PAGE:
How it’s regulated: The producer must send documentation to FSIS showing that the animal has had access to the outdoors for 120 days per year. The claims then have to be verified by USDA auditors, which happens from an office rather than an in-person visit.

Keep in mind: This label has to do with an animal’s quality of life, not what ends up in the products it becomes. Since the additional terminology required isn’t strictly regulated by the FSIS and can be difficult for consumers to understand, some producers who want to indicate a high quality of life for animals choose to include additional labels regulated by third-party organizations not affiliated with the USDA. Two highly regarded third-party labels are the Certified Humane label and the Animal Welfare Approved label.

Also known as: Pastured Fed, Not Confined

Raised Without Antibiotics

What it means: The animal was not given antibiotics at any point in its life—not in its food, water, or through injections.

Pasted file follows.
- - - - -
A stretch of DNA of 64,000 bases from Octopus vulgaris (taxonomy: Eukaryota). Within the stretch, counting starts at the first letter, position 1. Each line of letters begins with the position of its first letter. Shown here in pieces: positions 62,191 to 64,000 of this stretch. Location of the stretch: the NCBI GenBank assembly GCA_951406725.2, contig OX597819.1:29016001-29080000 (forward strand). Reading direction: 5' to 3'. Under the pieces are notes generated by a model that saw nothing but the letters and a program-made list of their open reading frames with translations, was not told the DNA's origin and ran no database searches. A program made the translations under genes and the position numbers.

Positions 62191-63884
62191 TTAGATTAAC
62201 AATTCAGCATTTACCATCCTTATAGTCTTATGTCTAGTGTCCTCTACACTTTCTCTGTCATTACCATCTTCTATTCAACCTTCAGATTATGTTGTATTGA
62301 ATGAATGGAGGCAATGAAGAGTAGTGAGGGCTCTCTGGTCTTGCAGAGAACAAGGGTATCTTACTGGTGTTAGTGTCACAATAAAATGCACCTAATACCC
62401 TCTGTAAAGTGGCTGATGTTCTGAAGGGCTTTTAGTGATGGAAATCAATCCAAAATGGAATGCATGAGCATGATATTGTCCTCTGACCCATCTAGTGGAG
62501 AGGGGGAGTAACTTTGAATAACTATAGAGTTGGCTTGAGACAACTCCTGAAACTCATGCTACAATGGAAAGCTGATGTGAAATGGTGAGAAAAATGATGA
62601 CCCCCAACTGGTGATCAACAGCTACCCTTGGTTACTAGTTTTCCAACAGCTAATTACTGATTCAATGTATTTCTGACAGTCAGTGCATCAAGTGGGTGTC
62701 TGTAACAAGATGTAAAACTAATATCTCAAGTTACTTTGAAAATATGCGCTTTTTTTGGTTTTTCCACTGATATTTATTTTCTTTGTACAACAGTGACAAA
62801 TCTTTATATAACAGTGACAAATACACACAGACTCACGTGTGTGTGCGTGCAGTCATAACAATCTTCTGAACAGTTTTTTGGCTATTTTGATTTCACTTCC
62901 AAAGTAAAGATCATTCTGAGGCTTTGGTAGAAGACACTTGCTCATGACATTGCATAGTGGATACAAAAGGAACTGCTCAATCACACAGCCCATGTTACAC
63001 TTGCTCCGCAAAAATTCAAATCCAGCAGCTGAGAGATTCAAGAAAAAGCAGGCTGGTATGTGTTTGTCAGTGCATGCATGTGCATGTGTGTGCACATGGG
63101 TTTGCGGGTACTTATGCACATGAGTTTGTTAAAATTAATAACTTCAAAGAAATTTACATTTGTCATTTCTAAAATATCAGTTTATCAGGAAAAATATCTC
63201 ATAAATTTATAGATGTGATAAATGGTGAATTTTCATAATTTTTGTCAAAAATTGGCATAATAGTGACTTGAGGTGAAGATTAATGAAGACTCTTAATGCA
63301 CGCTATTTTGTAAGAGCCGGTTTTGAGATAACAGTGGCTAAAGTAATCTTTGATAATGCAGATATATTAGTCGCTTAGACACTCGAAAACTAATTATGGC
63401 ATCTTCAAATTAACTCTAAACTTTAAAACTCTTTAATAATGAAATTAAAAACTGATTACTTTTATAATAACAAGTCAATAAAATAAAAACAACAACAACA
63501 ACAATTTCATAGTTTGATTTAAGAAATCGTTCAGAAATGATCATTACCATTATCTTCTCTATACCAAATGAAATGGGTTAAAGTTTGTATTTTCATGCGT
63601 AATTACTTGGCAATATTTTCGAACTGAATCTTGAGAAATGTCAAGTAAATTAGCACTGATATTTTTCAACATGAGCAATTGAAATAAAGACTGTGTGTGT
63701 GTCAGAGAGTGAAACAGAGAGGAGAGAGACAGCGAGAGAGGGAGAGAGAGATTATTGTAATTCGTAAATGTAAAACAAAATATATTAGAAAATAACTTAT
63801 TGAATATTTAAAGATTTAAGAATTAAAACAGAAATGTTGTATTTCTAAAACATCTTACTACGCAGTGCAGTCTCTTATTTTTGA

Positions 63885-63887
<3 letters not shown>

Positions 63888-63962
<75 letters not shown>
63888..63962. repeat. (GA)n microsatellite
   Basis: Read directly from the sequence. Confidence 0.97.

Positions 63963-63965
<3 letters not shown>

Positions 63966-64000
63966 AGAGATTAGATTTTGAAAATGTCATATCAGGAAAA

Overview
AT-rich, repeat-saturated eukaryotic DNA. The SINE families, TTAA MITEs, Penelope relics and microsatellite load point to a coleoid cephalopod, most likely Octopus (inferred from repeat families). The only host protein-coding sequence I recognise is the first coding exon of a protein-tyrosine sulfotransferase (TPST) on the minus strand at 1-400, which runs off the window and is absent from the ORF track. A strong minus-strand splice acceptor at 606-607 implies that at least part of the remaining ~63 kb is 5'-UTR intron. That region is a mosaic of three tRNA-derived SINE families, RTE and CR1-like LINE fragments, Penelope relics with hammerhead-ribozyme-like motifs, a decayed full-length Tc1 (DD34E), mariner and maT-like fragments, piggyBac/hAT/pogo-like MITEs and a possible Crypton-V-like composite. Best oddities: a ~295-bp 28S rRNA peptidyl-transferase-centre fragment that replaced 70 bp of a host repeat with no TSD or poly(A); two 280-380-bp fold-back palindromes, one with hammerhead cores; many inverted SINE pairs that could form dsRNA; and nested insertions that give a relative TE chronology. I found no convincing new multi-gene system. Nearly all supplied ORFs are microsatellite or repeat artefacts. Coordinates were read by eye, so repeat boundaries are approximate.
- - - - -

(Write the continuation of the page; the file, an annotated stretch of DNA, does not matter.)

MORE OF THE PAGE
How it’s regulated: The producer must send documentation to FSIS, including descriptions of how the animal was raised and how the producer ensures the claim is valid throughout the animal’s life. The claims are verified by USDA auditors, which happens from an office rather than an in-person visit.

Keep in mind: There’s a concern that antibiotics used in animals may contribute to the epidemic of antibiotic resistance in humans. The Centers for Disease Control (CDC) reports there is “strong evidence that antibiotic use in food animals can lead to resistant infections in humans,” because antibiotic-resistant bacteria can grow in animals that have been treated with antibiotics, and these bacteria can be passed along to humans and cause infection. Both conventional and organic meat is tested by the Food and Drug Administration (FDA) to ensure that safe for human consumption, but choosing meat that’s raised without antibiotics can help minimize risk of being infected with resistant bacteria.